Other related concerns cited in the report include micronutrient deficiency especially in children and elderly living in the rural areas, which suggests uneven socioeconomic development, nutritional issues with vulnerable populations such as pregnant mothers and infants, including low breast-feeding rates, and food waste and unhealthy food preparation.

To address these nutritional issues, the report suggested that key strategies need to be developed that can:

  • Increase dietary intake of plant-based foods.
  • Promote optimal intake of animal protein.
  • Control intake of dietary fats.
  • Reduce sugar intake from SSBs.
  • Address farming sustainability by reducing food wastages.
  • Set chronic disease prevention as the goal and promote healthy, active lifestyles.
  • Further integrate the concept of nutrition into food manufacturing process.
  • Nurture nutrition talents to help drive and implement national policies more effectively.

Considering the various challenges and opportunities highlighted, food ingredient companies will play a vital role by providing practical and effective solutions to beverage and food manufacturers which, in turn, will allows consumers to have access to healthier dietary options.

Given that dietary fibre is one of the most studied nutrient, it plays an important role in reducing sugar in foods and beverages.. With the growing consumer awareness of fibre’s health benefits, it has driven the demand for dietary fibre for the use in enrichment and fortification of food and beverage products.

Similarly, low- and no-calorie sweeteners (LNCS) such as sucralose, allulose and stevia also play a role in calories and sugar reduction. These sweetening ingredients, with all the taste and functionality of sugar, contain negligible calories and have little impact on blood glucose response levels. They provide sweetness while replacing a certain percentage of sugar in the product leading to a reduction in total calorie content. As supported by science, the application of LNCS in place of sugar can lead to the reduction of total dietary energy intake, helping one to achieve a better weight management programme.5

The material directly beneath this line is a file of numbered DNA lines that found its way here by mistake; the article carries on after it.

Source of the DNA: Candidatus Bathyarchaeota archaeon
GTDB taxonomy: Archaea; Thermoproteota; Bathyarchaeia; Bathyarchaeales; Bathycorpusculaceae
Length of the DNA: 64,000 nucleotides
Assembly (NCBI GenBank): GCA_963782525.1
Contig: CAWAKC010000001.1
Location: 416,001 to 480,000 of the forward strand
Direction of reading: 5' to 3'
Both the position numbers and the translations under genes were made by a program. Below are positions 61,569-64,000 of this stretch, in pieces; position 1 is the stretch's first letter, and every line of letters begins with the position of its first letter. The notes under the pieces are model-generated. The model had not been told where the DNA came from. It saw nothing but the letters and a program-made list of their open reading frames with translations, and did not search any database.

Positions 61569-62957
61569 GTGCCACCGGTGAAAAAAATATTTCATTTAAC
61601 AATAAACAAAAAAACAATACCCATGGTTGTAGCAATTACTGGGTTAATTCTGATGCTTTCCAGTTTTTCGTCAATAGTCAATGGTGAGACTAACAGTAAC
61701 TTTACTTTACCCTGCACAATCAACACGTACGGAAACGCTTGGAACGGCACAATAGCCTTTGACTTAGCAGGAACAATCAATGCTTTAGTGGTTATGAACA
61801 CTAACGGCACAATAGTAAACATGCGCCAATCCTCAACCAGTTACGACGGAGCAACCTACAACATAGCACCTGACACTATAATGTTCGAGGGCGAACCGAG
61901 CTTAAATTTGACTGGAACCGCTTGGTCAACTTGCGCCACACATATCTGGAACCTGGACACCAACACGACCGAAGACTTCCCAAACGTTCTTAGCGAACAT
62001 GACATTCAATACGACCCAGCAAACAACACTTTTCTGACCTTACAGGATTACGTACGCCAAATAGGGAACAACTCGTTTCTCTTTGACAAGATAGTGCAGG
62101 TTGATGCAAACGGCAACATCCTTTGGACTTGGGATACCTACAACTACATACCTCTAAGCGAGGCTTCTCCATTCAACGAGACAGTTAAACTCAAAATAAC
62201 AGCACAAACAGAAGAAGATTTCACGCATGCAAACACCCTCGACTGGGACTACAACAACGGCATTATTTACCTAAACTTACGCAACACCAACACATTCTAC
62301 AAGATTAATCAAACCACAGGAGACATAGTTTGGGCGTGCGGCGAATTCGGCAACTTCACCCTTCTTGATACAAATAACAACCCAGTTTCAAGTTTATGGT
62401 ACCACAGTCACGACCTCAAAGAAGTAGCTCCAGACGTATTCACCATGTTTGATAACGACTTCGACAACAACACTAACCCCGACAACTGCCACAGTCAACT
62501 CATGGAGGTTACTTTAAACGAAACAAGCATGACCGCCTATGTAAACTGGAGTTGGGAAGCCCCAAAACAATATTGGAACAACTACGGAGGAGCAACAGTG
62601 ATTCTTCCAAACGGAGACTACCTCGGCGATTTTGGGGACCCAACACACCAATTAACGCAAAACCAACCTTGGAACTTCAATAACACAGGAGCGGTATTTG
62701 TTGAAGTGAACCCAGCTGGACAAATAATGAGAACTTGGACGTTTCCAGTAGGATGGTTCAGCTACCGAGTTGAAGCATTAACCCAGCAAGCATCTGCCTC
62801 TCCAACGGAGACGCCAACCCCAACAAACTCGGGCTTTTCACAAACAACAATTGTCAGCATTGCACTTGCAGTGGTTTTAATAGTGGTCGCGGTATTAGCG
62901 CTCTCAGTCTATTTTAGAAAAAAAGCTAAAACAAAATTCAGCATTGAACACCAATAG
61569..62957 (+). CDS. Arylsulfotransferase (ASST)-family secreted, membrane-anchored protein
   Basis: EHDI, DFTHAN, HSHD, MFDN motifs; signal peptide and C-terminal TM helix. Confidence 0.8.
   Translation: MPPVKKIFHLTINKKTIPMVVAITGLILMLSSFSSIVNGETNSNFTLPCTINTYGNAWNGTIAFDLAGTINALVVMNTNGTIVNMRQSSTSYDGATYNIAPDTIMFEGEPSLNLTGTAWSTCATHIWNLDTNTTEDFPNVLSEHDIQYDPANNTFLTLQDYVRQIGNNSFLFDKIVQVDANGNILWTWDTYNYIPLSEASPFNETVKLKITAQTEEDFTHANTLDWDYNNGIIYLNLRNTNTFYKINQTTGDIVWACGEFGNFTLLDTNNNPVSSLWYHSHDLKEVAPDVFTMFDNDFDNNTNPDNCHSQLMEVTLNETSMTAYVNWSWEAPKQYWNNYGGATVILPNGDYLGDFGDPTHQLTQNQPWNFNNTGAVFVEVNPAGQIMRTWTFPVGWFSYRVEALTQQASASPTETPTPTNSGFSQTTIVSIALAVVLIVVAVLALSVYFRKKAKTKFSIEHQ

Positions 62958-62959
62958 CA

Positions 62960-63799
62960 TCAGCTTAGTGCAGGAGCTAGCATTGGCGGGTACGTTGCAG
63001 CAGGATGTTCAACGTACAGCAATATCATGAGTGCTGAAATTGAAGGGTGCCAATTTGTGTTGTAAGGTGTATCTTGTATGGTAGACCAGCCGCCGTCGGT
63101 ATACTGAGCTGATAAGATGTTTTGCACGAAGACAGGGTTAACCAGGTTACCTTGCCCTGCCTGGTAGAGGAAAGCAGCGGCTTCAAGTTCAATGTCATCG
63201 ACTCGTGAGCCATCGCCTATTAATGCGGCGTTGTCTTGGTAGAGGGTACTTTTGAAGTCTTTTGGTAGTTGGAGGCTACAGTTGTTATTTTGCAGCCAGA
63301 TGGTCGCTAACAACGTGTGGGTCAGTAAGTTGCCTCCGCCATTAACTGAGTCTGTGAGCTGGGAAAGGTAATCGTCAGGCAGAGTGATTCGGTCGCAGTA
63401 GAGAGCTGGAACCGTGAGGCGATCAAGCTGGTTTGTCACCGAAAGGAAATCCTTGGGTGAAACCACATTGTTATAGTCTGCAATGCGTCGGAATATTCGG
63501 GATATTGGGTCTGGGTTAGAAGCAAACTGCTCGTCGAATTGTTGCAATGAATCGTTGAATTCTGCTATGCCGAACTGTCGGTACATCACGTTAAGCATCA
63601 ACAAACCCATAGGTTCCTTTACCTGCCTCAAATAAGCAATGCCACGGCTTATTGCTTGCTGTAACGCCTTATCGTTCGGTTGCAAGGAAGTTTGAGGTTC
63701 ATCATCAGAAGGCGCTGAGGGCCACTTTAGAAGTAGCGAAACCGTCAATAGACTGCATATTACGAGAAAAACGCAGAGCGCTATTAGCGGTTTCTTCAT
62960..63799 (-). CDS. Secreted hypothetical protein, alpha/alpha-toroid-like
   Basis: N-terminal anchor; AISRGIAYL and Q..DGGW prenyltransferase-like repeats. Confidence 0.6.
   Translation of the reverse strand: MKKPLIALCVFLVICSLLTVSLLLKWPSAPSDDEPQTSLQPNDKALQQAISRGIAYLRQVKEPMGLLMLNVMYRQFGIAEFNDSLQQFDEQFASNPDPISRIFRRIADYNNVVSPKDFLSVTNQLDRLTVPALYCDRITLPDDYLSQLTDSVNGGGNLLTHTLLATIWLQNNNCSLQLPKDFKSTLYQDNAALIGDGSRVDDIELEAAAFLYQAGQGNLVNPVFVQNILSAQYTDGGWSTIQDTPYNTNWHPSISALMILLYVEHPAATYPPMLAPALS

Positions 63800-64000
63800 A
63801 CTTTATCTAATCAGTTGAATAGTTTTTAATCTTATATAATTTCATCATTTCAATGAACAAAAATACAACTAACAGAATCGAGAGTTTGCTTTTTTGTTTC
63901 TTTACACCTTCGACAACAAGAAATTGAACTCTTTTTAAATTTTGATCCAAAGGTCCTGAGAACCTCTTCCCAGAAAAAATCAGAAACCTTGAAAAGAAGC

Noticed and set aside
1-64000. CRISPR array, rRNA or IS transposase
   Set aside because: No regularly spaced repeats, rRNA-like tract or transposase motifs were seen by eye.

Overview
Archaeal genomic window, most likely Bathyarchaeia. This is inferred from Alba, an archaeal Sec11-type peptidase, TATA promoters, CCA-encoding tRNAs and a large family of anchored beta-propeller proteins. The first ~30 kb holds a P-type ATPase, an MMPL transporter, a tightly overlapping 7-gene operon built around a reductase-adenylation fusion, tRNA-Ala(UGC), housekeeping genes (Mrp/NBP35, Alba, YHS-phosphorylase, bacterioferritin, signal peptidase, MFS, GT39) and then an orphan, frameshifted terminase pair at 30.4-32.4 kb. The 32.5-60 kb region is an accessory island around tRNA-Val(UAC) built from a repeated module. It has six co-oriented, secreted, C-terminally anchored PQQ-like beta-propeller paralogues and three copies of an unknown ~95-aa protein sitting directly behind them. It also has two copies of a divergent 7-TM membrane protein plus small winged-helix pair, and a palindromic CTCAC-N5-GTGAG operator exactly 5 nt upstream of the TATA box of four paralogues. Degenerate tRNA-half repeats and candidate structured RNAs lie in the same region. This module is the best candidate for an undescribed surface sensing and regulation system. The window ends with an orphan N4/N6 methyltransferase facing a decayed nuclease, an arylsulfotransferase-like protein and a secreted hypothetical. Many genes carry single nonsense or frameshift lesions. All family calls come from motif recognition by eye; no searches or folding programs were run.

Reference

1. Popkin BM. Synthesis and implications: China's nutrition transition in the context of changes across other low- and middle-income countries. Obes Rev. 2014 Jan;15 Suppl 1 (01):60-7. doi: 10.1111/obr.12120.
2. Ma Y, Su C, Wang H, Wang Z, Liang H, Zhang B. Relationship between carbohydrate intake and risk factors for cardiovascular disease in Chinese adults: data from the China Health and Nutrition Survey (CHNS). Asia Pac J Clin Nutr. 2019;28(3):520-532. doi: 10.6133/apjcn.201909_28(3).0011.
3. China Nutrition Society: Scientific Research Report on Dietary Guidelines for Chinese Residents: key summaries available at: https://www.yqqlm.com/2021/02/scientific-research-report-on-dietary-guidelines-for-chinese-residents-2021-released/. Accessed on 8 May 2021.
4. Centers for Disease Control and Prevention: Addressing noncommunicable diseases in China. Available at: https://www.cdc.gov/globalhealth/stories/ncd_china.htm#:~:text=NCDs%20like%20diabetes%2C%20heart%20attacks,expected%20to%20grow%20over%20time. Accessed on 8 May 2021.


Related links:

The Nutrition Centre

Defining Prebiotics 

New training modules on low and no calorie sweeteners